TORONTO (Reuters) - The Canadian dollar was little changed against the U.S. currency on Wednesday morning as markets braced for the outcome of the Greek debt restructuring deal, and evidence mounted of a weaker outlook for the global economy.
Greek private creditors have until late Thursday to say whether they will take part in a bond swap deal which would enable Greece to make a debt repayment on March 20, sparking concerns about a chaotic default if participation is low.
Global economic concerns have intensified this week after a slowdown in growth outlook from China and Brazil and fears that Europe is headed towards another recession.
“The market got thrown a little curve ball with the downgrade in Chinese growth,” said Shane Enright, executive director of foreign exchange sales at CIBC World Markets. “That’s been primarily what’s been responsible for most of the weakness in the commodities currencies.”
At 8:22 a.m., the Canadian dollar stood at C$1.0012 against the U.S. dollar, or 99.88 U.S. cents, little changed from Tuesday’s North American session close at C$1.0006 against the U.S. dollar, or 99.94 U.S. cents.
The Canadian dollar has lost more than a cent against the greenback this month, tumbling 1.2 percent from its February close at C$0.9895 against the U.S. dollar, a five-month high.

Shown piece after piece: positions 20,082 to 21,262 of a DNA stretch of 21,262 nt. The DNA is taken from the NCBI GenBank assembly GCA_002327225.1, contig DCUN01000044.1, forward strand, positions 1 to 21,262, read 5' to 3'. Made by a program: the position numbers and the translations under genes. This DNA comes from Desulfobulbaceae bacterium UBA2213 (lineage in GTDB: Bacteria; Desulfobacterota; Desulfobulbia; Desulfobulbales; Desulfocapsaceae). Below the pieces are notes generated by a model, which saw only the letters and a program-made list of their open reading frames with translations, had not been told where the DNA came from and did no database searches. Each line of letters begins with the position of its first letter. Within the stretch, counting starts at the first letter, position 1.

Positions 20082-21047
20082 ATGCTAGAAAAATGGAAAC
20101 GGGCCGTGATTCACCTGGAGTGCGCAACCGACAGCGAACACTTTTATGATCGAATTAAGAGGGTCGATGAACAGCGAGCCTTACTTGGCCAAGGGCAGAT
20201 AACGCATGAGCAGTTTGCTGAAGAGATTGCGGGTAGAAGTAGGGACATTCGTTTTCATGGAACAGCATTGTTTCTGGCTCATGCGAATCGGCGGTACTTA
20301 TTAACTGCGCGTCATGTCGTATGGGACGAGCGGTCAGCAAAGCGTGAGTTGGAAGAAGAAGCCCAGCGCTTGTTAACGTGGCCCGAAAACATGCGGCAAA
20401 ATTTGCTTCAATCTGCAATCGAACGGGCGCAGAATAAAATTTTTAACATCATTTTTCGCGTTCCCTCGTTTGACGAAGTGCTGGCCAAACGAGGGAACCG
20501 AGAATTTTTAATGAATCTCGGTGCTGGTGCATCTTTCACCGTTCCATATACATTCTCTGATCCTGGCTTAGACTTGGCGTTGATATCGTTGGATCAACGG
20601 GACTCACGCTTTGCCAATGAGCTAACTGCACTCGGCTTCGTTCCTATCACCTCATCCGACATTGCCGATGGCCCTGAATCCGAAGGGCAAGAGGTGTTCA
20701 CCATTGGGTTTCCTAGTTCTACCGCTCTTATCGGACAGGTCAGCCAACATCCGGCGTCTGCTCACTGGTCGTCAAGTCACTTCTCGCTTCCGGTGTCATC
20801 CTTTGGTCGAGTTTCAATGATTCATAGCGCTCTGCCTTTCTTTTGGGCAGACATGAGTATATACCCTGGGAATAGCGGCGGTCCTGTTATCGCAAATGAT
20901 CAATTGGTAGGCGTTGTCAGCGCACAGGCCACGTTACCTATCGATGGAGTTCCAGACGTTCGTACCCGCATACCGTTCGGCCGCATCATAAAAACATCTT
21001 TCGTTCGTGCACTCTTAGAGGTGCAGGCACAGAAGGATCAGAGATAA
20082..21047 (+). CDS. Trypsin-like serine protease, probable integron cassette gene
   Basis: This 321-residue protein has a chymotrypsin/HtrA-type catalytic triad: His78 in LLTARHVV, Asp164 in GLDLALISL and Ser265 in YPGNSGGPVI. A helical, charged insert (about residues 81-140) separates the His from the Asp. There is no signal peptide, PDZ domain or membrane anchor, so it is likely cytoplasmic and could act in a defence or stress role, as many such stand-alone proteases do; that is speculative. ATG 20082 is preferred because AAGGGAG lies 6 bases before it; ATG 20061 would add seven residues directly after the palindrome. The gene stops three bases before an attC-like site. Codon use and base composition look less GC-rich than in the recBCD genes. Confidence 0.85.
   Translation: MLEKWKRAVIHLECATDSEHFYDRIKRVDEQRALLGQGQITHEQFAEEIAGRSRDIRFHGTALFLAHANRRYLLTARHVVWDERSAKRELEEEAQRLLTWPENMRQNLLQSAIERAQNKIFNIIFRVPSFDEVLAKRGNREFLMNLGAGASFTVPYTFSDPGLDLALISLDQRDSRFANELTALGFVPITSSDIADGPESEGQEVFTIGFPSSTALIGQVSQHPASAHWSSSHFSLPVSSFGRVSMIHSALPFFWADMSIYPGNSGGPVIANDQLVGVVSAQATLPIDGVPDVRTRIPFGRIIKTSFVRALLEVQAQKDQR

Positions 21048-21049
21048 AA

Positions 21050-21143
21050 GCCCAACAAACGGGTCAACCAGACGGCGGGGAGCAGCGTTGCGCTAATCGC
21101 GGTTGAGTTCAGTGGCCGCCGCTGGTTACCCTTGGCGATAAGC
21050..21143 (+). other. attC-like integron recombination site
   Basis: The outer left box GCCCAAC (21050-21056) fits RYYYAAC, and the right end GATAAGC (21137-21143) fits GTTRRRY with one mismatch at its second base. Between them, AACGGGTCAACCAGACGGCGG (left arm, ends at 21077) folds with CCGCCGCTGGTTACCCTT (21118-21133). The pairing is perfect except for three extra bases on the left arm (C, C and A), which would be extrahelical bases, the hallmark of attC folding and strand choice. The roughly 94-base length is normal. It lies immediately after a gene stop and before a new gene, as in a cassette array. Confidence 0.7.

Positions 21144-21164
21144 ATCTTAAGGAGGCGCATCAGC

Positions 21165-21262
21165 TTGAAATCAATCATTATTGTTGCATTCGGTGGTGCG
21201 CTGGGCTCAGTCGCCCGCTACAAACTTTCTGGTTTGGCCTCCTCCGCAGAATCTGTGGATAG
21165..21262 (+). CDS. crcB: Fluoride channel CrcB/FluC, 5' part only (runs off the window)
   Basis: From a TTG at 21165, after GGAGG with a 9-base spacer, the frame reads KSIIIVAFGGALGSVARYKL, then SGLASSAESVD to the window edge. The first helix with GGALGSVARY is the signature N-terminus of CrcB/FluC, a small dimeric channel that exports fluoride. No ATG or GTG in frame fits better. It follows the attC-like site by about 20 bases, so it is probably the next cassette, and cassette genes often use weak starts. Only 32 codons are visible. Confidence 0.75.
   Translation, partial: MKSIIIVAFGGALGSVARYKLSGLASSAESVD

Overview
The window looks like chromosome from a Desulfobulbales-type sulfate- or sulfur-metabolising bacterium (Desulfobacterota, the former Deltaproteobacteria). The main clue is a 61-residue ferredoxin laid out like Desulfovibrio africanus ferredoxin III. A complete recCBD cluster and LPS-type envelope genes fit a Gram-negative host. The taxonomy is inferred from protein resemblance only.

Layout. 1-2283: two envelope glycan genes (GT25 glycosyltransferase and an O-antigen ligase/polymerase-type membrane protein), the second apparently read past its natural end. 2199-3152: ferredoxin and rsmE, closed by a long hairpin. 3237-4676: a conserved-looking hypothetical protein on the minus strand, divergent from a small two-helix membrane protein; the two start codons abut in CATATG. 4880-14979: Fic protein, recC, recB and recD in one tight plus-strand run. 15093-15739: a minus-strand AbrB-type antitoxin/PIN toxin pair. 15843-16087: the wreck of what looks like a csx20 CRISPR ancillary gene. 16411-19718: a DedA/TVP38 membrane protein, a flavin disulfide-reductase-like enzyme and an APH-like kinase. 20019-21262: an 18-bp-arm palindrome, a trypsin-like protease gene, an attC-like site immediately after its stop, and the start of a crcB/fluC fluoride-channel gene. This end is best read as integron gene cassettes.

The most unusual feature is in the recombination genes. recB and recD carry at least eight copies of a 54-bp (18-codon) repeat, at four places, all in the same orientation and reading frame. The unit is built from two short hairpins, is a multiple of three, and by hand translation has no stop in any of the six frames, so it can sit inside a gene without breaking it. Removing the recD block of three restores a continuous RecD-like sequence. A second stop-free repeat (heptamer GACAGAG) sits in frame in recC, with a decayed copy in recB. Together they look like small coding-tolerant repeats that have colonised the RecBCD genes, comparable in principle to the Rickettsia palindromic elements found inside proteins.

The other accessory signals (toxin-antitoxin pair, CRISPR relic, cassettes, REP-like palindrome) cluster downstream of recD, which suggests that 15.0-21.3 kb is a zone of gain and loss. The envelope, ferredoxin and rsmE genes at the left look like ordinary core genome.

Apart from Greece, currency traders were looking ahead to Chinese inflation and U.S. jobs data on Friday.
“In that respect, you’ve got important news from all three of the major regions over the next 24 hours,” said Enright.
“The market will want to digest all of that before it decides whether this correction is just an alleviation of what’s been pretty much a one-way directional bet on risk since January 1, or whether it’s the start of a larger correction.”
Also on Thursday, the Bank of Canada will report results from its next policy meeting, where it is expected to keep the overnight interest rate at its current 1 percent.
Enright said that, for the day, the Canadian currency should hold within a tight range between C$.9980 on the high end and C$1.0060 on the low side.
Canadian bond prices were mixed, with the two-year bond up a Canadian cent to yield 1.076 percent. The 10-year bond fell two Canadian cents to yield 1.938 percent.
Editing by James Dalgleish